By Gayle Carline
Down here in southern California, winter has been opening the door of summer and doing the Hokey Pokey. One step in, one step out, then in, then shake it all about. We get promises of torrential rains, followed by actual drizzles of less than a quarter of an inch. The temperatures dip from daytime 60s to daytime 90s within the same week.
You know what that means to a horse owner... colic weather.
Unlike that old wives' tale about cold weather causing colds (especially if you go outside with wet hair, apparently), colic weather is real. The sudden changes in temperature can cause changes in a horse's routine and eating habits.
Last year in March, we had a sudden, slightly warmer week. I went to get Snoopy out of his stall, and he didn't try to chew on the halter or lead rope or me. This was disturbing, as it was not natural behavior for him. Even worse, he wanted to lay down and bite at his stomach.
Turns out, he had quickly gotten dehydrated, and spent a week in the hospital getting fluids. The good news is that I have major medical and mortality insurance for him. The bad news is that this year, because he was treated for colic, his insurance company excluded colic from the list of coverable illnesses.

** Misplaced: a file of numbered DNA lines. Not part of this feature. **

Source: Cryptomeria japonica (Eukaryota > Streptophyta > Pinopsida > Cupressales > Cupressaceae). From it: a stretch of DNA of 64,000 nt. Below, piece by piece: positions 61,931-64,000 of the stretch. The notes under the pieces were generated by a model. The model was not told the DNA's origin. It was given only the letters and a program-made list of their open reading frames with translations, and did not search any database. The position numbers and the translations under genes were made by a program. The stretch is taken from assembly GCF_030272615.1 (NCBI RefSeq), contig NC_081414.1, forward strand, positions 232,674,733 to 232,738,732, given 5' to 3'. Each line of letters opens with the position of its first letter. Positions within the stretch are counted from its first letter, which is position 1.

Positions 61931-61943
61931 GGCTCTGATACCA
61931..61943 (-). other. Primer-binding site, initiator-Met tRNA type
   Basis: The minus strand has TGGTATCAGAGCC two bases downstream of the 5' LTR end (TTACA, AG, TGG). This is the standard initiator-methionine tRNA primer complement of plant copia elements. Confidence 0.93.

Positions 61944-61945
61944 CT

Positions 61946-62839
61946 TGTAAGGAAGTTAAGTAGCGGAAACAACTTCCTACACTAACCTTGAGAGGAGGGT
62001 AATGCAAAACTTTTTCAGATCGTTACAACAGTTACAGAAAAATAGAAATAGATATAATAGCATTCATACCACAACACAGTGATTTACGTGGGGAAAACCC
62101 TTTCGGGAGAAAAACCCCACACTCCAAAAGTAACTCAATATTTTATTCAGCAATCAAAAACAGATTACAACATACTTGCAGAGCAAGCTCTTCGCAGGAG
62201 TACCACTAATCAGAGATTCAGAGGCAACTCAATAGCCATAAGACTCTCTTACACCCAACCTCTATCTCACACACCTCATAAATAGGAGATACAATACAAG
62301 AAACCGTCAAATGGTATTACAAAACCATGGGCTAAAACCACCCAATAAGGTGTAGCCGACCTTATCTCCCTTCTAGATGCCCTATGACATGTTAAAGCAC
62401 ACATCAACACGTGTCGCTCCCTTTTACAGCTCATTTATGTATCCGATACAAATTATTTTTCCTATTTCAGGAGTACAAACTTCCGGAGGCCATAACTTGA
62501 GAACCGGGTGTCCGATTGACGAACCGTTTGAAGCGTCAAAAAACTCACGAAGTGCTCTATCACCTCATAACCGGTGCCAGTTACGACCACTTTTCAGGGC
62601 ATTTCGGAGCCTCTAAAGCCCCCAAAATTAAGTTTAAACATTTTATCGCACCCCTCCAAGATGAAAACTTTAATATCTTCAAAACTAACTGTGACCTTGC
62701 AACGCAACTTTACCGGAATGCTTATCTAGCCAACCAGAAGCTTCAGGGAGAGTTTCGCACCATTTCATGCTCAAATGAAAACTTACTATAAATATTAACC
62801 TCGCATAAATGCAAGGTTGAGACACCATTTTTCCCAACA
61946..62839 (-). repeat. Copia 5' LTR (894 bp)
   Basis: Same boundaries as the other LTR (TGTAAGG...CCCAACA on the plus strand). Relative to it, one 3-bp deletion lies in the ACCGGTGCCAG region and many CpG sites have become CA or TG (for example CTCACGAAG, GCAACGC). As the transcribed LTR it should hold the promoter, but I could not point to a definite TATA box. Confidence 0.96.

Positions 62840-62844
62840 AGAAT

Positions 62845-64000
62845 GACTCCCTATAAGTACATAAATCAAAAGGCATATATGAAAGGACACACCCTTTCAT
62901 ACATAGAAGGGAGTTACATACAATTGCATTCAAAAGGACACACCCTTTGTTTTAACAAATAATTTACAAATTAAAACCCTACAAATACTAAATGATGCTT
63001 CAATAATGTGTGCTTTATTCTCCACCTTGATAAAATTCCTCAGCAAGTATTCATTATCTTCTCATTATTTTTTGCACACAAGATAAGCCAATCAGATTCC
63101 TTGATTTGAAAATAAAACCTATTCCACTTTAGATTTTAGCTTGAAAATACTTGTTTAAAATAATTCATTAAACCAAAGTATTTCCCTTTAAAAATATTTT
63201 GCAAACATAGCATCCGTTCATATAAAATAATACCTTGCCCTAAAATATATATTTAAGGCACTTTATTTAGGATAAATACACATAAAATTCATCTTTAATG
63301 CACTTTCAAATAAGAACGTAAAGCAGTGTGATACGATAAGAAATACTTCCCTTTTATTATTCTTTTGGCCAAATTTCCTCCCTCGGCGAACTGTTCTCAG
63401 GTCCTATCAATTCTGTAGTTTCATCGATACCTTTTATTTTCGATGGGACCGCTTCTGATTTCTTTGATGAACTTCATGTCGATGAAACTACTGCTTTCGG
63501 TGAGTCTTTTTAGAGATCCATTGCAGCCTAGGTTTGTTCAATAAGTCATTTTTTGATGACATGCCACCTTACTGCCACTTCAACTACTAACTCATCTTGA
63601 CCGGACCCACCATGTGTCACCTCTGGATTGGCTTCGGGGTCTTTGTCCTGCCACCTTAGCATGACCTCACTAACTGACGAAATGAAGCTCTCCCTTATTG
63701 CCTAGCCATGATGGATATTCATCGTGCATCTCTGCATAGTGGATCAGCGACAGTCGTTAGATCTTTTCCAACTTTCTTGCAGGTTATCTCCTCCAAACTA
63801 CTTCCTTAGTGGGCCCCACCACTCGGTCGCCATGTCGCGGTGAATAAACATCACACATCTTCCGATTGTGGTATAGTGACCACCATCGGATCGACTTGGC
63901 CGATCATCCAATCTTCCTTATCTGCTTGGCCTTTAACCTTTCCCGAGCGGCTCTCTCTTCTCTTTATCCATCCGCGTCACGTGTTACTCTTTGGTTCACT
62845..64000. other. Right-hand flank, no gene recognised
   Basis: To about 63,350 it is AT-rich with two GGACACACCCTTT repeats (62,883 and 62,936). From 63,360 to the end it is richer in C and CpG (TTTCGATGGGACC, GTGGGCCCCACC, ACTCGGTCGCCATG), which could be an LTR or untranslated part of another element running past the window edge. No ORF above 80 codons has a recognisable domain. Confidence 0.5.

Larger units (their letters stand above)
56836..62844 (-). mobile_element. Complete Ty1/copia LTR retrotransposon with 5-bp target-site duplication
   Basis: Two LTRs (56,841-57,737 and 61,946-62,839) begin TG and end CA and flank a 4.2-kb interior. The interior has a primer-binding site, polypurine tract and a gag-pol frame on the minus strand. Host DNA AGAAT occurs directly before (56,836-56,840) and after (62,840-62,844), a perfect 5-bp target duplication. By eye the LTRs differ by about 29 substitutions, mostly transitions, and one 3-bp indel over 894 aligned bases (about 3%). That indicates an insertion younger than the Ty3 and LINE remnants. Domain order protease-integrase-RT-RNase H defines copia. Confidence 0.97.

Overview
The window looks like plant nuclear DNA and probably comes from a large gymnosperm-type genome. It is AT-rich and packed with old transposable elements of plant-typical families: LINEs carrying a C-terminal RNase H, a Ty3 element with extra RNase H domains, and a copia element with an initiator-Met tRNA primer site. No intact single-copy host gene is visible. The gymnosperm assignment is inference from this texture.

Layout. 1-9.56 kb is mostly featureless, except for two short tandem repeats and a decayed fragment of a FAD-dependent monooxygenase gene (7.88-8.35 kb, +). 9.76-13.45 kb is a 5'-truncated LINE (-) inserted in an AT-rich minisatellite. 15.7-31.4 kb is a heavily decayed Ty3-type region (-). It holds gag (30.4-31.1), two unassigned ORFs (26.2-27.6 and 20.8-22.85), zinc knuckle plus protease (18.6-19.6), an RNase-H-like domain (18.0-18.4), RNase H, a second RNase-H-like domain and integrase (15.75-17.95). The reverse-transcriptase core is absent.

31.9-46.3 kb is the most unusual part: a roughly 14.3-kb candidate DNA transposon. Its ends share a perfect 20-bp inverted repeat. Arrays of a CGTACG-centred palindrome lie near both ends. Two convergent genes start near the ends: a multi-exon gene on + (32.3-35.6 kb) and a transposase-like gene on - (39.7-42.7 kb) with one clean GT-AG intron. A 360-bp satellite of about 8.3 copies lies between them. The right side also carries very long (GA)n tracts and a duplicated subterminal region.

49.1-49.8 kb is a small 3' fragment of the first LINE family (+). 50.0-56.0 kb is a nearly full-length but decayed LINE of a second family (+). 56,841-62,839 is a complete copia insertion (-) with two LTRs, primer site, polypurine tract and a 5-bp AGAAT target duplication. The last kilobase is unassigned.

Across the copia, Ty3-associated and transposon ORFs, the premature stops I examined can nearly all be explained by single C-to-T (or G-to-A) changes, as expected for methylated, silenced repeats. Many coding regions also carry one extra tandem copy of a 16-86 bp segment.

I'm now feeding him electrolytes every day and praying.
Last week, we had a little episode, where he had, basically, a twenty-minute gas bubble. He blogged about it here (Tummy Trouble), and my rebuttal is here (My side of the story). What both of us left out is the massive amount of prayers I was saying that would keep him from actually colicking. Technically, I have the money to have surgery, but it means dipping further into my retirement account than I'd like. Plus, I just don't want my horse in that much pain, or having to have an operation, etc.
Curiously, another horse in the barn did the same thing today. For twenty minutes, the little mare (her name is Pearl) wanted to lie down. She was being shod at the time, which made it awkward. They walked her around until she felt better. (She was also not fed and monitored closely.)
I've recently found an insurance company that will cover Snoopy for colic and I'm filling out the paperwork as quickly as possible. On the one hand, I hate paying insurance because I usually don't use it. On the other hand, I've used insurance more than once for Snoopy's medical bills, so he's totally worth it.
Any insurance stories you'd like to share? Colic stories? Jokes? Cute kitty video links?